National News

Church Vandalism on the Rise Locally Is Also Occurring Across the U.S.

Parishioners at Resurrection Church in Gerritsen Beach, Brooklyn caught a man spray painting a statue of Mary on Saturday, July 8. They handed him over to police, diocese officials said. The man was charged with criminal mischief as a hate crime, and then taken to a local hospital for observation, a police spokesperson said. (Photos: Diocese of Brooklyn)

WASHINGTON — The New York Catholic Churches that have recently been vandalized are not alone. Across the country in the past two months, statues of Mary have been attacked in Washington and Nebraska. In Philadelphia, stained glass windows were broken at one church and outdoor Nativity scene statues were toppled and broken at another.

The damage to a statue of Mary on the grounds of the Basilica of the National Shrine of the Immaculate Conception in Washington was observed by someone praying on the afternoon of Feb. 15. The statue’s face seemed to have been struck with a hammer and surrounding light fixtures were also broken.

The statue, “Mary, Protector of the Faith,” was placed on the basilica grounds in 2000.

In a statement, Msgr. Walter Rossi, the basilica’s rector, said the vandalism echoes a disturbing pattern of disrespect towards religious symbols at the national shrine, recalling a previous incident from 2021 when an outdoor statue of Our Lady of Fatima was also vandalized.

“While this act of vandalism is very unfortunate, I am more concerned about the individuals who perpetrate such activity and pray for their healing,” the priest said.

In Lincoln, Nebraska, a statue of Mary that stood in front of the building of Catholic Social Services of Southern Nebraska was found upside down in a trash bin on the property in early February.

Security footage shows a male suspect prying the statue from its platform Feb. 7. Local police were unable to identify the perpetrator and have listed the case as inactive.

In Philadelphia, stained-glass windows were broken at the National Shrine of St. John Neumann Feb. 19.

The shrine staff “discovered that someone had thrown a brick and stones” through the three windows, Kenneth Gavin, chief communications officer of the Archdiocese of Philadelphia, told OSV News. He said the incident was reported to the Philadelphia Police Department who are currently reviewing security footage. Initial estimate of the damage is $20,000.

Another Philadelphia Catholic Church experienced vandalism in early January. The outdoor nativity statues at Our Lady of Lourdes Catholic Church were toppled and some were broken and scattered. An angel’s wing and St. Joseph’s head were strewn on the ground Jan. 7.

“It just made me cry. I can’t stand to see that; the desecration of the Nativity, of the Holy Family,” parishioner AnnaMaria DiPilla told CBS News.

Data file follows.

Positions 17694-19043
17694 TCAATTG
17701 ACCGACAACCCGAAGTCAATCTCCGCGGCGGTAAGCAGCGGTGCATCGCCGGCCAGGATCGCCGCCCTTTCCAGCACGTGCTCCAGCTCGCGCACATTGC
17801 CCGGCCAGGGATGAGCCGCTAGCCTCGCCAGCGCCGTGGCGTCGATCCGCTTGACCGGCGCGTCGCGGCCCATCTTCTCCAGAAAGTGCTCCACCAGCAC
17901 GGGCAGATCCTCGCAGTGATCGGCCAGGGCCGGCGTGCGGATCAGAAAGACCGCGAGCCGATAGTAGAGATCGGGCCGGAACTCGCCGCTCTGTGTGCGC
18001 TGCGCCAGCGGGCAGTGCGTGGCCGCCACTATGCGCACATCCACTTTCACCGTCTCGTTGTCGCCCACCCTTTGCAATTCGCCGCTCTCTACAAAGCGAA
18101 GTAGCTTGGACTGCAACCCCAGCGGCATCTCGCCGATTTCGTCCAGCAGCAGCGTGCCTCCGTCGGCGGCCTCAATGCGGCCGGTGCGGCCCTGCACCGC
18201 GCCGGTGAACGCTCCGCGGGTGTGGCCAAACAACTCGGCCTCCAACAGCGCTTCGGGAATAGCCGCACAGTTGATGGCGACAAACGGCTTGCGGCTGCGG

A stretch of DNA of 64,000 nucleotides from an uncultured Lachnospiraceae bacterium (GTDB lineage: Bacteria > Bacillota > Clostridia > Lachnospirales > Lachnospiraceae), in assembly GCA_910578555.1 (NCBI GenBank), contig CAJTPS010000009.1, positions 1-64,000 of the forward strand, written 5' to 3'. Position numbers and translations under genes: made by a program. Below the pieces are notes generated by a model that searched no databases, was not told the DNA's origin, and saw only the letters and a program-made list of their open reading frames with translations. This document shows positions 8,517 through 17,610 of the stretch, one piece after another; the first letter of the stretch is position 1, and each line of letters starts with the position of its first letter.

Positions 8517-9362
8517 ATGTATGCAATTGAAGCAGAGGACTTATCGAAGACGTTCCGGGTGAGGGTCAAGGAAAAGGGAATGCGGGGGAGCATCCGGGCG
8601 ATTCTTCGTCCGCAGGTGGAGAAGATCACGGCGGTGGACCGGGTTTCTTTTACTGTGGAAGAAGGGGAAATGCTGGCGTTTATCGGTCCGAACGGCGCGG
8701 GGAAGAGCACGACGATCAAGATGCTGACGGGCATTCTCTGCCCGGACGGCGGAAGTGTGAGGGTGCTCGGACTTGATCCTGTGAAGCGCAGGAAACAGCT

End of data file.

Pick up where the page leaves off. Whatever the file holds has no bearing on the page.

“Our Lady’s hands were broken. It looked like a horn was broken off one of the animals. So, it was just somebody who got, I guess, a little bit upset and threw everything around and smashed it,” said the pastor, Father Matthew Phelan.

Echoing a message that other church leaders have said after discovering vandalized sacred property, he said: “It’s significant in its meaning, so it hurts a little bit, but someone is hurting worse than we are and they need our prayers.”

In the Diocese of Brooklyn, someone threw a traffic cone and broke a stained-glass window at St. Rita’s Church in Long Island City, Queens, Feb. 9 while a prayer service was taking place that evening. The incident is being investigated as criminal mischief, an NYPD spokesperson said.

St. Rita’s pastor, Father Jose da Silva, said he has had previous run-ins with the individual seen on the security footage damaging the church window.

“I have a feeling that when a person vandalizes a sacred place like a church, synagogue, or a mosque, they are giving signs to us that something very serious can happen. So, we need to stop these people,” he told The Tablet.

The priest said a statue of Mary is next to the destroyed window, and he believes that was the attacker’s intended target.

That incident happened just three weeks after a similar attack at St. Columba Catholic Church in Marine Park, when a group of people Jan. 27 broke a stained-glass window and stabbed and attempted to dismantle an outdoor 10-foot metal cross.

“If you can attack the Catholic Church, what’s to stop you from attacking other religious institutions? If you have no faith, you have no regard for the faith,” Deacon Tom Gleason at St. Columba Church told Currents News.

The U.S. Bishops’ Religious Liberty Committee has a list of 312 acts of arson, vandalism and destruction at U.S. Catholic Churches since May 2020 here:–_024

The website says these incidents include “arson, statues beheaded, limbs cut, smashed, and painted, gravestones defaced with swastikas and anti-Catholic language and American flags next to them burned, and other destruction and vandalism.”